Indias potential lies in her IT reaching out to the masses
Date: Saturday , June 28, 2008
It was with the dawning of the Y2K problem that the West woke up to the potential of Indian IT. In itself, the Y2K crunch did not involve much of a complexity; it was something that had to be completed within a certain time period. Every corporation needed it badly. At the time, there were perhaps 100-125 Fortune 500 companies working with Indian service providers; the Y2K made almost all 500 of them embrace the Indian service providers.
In that lay Indian IT industry’s biggest turning point. The mass influx of global clients’ services to Indian companies created the basic foundation in raising the awareness of the commitment, hard work, and the smartness of the Indian IT force in global business circles. At around the same time, the internet revolution made way for many more jobs to move to India; work in that sphere was very high-tech and advanced. It enhanced the technological caliber of the Indian IT executives and provided them exposure to complex problems.
We have since leveraged this situation quite successfully; with Y2K providing us the channel to global MNCs, we started using our expertise in high-tech areas and advanced applications to cross-sell other services to them, and became their long-term partner. That has been the primary contributor in helping us reach where we are today.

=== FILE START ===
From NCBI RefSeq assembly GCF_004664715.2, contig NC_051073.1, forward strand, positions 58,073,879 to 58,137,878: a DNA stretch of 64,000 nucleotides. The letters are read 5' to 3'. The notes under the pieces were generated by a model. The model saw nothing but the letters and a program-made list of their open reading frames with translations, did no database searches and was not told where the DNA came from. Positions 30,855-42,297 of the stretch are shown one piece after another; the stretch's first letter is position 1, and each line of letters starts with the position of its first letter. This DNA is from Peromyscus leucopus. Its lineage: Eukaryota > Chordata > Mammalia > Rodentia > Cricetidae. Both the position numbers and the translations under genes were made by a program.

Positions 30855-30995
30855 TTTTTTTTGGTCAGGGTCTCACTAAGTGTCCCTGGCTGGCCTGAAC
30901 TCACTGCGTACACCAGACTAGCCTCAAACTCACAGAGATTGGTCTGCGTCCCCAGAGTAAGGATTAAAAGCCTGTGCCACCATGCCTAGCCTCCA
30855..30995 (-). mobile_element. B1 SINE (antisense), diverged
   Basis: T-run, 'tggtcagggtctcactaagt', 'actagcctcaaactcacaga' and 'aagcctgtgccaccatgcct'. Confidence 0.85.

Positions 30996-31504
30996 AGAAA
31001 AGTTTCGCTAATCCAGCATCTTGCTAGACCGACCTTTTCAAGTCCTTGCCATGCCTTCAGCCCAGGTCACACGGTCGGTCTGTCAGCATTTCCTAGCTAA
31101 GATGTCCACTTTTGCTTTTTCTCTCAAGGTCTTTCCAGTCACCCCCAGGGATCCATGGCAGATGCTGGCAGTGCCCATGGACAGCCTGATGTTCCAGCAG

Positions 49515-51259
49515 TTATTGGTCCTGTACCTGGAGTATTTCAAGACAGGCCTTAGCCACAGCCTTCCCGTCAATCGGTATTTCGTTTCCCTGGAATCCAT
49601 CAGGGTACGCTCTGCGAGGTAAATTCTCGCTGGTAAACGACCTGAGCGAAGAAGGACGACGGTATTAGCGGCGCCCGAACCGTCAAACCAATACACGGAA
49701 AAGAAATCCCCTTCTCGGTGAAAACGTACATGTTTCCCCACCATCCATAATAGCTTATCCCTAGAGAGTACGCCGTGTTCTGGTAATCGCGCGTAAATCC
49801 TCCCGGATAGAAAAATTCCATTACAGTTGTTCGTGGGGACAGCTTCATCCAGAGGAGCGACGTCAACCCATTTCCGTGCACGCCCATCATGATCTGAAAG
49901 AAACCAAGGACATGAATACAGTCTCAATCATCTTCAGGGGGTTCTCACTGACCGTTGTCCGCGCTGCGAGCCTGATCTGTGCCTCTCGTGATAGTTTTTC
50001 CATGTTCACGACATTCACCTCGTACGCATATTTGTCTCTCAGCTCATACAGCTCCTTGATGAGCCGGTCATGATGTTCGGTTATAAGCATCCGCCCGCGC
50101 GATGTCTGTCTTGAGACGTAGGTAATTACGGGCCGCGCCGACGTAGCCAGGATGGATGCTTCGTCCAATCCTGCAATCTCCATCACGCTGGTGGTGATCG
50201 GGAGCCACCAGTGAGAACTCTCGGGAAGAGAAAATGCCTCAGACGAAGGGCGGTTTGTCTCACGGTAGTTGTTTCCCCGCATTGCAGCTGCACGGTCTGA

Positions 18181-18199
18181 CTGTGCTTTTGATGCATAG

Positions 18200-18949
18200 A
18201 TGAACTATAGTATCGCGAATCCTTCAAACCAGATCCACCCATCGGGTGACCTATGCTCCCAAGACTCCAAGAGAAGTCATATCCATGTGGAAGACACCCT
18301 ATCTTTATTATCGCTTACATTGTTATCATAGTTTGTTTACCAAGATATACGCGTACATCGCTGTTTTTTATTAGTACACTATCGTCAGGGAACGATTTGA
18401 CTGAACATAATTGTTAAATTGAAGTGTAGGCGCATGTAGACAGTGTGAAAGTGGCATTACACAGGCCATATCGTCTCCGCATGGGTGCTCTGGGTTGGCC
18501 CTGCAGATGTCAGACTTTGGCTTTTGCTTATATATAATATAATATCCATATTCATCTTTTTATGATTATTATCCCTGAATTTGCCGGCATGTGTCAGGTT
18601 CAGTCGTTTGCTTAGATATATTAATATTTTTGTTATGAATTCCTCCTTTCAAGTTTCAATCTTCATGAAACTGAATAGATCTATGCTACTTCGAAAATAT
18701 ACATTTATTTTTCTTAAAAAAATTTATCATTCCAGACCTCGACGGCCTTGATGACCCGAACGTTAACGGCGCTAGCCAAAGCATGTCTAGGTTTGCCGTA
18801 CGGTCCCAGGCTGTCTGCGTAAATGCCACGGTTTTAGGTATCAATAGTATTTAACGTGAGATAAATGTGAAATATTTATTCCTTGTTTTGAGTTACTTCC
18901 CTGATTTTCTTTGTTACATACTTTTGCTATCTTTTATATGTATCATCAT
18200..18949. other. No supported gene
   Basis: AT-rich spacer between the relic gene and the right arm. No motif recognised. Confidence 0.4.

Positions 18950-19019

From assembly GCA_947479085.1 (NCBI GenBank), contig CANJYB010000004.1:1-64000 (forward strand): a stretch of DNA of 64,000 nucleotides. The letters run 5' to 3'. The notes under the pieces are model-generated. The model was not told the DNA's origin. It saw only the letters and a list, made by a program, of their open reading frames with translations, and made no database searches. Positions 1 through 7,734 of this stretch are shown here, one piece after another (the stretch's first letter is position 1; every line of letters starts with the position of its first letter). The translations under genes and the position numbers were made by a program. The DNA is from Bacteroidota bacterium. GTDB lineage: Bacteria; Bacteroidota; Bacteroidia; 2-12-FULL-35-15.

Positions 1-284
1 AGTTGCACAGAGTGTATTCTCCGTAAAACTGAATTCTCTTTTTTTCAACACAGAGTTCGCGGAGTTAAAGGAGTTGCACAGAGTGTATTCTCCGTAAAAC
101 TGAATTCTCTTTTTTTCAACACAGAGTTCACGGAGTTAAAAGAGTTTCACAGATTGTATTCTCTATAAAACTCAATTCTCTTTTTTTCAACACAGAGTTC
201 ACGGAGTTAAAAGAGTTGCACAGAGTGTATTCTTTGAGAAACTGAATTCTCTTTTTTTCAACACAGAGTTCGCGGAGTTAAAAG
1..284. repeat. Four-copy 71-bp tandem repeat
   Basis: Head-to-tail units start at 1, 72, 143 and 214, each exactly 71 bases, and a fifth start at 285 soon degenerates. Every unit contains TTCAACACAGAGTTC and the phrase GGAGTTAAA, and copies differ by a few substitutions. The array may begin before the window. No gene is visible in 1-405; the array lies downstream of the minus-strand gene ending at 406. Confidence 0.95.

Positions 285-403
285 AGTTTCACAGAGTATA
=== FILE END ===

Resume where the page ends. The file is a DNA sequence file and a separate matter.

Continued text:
I envision the per capita revenue productivity of the Indian IT professionals to quadruple; from $50,000 per year now to about $200,000. But that will only come about when we move up the value chain and work on more and more of end-to-end solutions for our clients. It is necessary to bring in new ideas and develop new models improve productivity and reduce costs, while remaining focused on the business.
Secondly, I want the Indian software industry to become so well-known that the CIOs of Fortune 500 companies would hand over $100million to $200 million projects to Indian firms with ease.
Also, Indian firms need to become more and more multicultural; the office of an Indian IT company should be a potboiler of varied nationalities, cultures, religions and language. This, combined with an atmosphere of utmost courtesy, dignity and healthy competition, will help add greater value to customers.
Most important of all though, we should work towards helping India become a force to reckon globally by leveraging on IT. We need to play a big role in governance and all firms must work towards bringing out effective e-governance applications. There is also a huge need to design applications in local languages. This would include ones that could be used by small and medium enterprises, as also voice-activated applications that could be used by the 350 million Indians who are still illiterate, and the 150 million who are barely literate. For computers to make a significant difference to the lives of these illiterates and barely-literates, voice inputs and outputs are very important.
I would end on the note that in many respects, we need to emulate our neighbor across the Himalayas—China. That country has done wonderful work in terms of creating a large number of jobs, and good infrastructure. They have enhanced their exports significantly and have also produced 2600 PhDs in the last year alone.
It is time we too followed suit. Coupled with those attributes and our exploits in IT, we could very well become the next superpower.